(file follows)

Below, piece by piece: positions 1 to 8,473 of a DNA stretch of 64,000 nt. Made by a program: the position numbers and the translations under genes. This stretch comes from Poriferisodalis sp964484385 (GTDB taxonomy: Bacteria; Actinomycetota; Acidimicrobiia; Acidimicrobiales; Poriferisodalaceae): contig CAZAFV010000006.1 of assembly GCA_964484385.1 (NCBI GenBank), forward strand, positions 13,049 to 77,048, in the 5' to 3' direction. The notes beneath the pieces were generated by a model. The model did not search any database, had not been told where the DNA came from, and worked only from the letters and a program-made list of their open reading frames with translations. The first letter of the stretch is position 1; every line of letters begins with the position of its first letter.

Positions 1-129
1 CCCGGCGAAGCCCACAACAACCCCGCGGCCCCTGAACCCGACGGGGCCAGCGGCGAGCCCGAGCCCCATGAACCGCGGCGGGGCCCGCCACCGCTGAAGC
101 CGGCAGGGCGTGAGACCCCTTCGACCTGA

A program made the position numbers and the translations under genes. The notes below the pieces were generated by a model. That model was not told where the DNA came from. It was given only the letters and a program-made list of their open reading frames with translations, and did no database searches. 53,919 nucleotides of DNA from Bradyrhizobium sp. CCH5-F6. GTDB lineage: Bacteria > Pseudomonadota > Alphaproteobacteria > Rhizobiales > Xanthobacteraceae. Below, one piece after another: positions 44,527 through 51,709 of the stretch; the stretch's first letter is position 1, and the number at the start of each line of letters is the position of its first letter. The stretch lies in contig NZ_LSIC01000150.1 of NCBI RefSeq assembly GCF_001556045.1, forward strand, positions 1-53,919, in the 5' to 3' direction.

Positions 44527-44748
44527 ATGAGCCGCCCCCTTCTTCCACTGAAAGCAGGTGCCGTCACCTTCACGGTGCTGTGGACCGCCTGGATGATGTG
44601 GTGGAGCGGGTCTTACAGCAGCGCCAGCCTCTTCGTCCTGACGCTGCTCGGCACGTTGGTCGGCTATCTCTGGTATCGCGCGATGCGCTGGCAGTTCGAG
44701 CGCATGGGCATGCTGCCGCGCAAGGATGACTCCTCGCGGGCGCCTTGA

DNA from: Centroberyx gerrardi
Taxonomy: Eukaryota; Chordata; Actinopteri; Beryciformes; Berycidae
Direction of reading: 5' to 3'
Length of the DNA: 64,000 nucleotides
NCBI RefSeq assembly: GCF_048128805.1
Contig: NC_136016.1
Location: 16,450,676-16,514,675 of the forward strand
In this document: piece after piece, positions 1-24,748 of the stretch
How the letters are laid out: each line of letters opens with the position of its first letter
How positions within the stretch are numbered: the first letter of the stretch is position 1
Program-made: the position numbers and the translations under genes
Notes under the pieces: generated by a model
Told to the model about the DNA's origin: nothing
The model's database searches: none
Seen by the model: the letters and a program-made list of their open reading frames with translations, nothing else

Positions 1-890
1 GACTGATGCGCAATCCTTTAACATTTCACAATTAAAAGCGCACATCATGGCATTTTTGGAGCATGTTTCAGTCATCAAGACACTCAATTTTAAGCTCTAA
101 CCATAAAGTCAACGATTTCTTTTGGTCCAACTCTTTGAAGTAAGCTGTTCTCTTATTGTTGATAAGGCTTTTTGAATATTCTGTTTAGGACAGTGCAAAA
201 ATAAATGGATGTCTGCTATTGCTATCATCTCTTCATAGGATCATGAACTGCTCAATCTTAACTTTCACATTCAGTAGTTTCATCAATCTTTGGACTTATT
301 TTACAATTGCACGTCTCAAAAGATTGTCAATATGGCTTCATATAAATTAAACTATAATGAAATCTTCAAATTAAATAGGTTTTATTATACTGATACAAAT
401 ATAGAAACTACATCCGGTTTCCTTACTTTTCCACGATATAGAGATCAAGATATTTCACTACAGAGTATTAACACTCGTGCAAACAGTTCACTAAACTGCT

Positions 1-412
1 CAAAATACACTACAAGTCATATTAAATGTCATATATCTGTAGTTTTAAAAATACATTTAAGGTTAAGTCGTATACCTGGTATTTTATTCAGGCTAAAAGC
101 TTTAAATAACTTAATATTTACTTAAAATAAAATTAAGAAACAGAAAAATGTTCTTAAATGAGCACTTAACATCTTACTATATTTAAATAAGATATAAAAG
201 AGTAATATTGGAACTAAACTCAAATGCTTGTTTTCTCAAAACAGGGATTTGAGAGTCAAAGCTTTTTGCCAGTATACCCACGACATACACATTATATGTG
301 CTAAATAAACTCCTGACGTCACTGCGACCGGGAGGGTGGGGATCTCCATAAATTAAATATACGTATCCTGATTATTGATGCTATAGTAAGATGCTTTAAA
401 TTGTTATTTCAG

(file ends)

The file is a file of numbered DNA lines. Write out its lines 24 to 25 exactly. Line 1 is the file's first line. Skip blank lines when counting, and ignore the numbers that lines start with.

Seen by the model: the letters and a program-made list of their open reading frames with translations, nothing else

Positions 1-890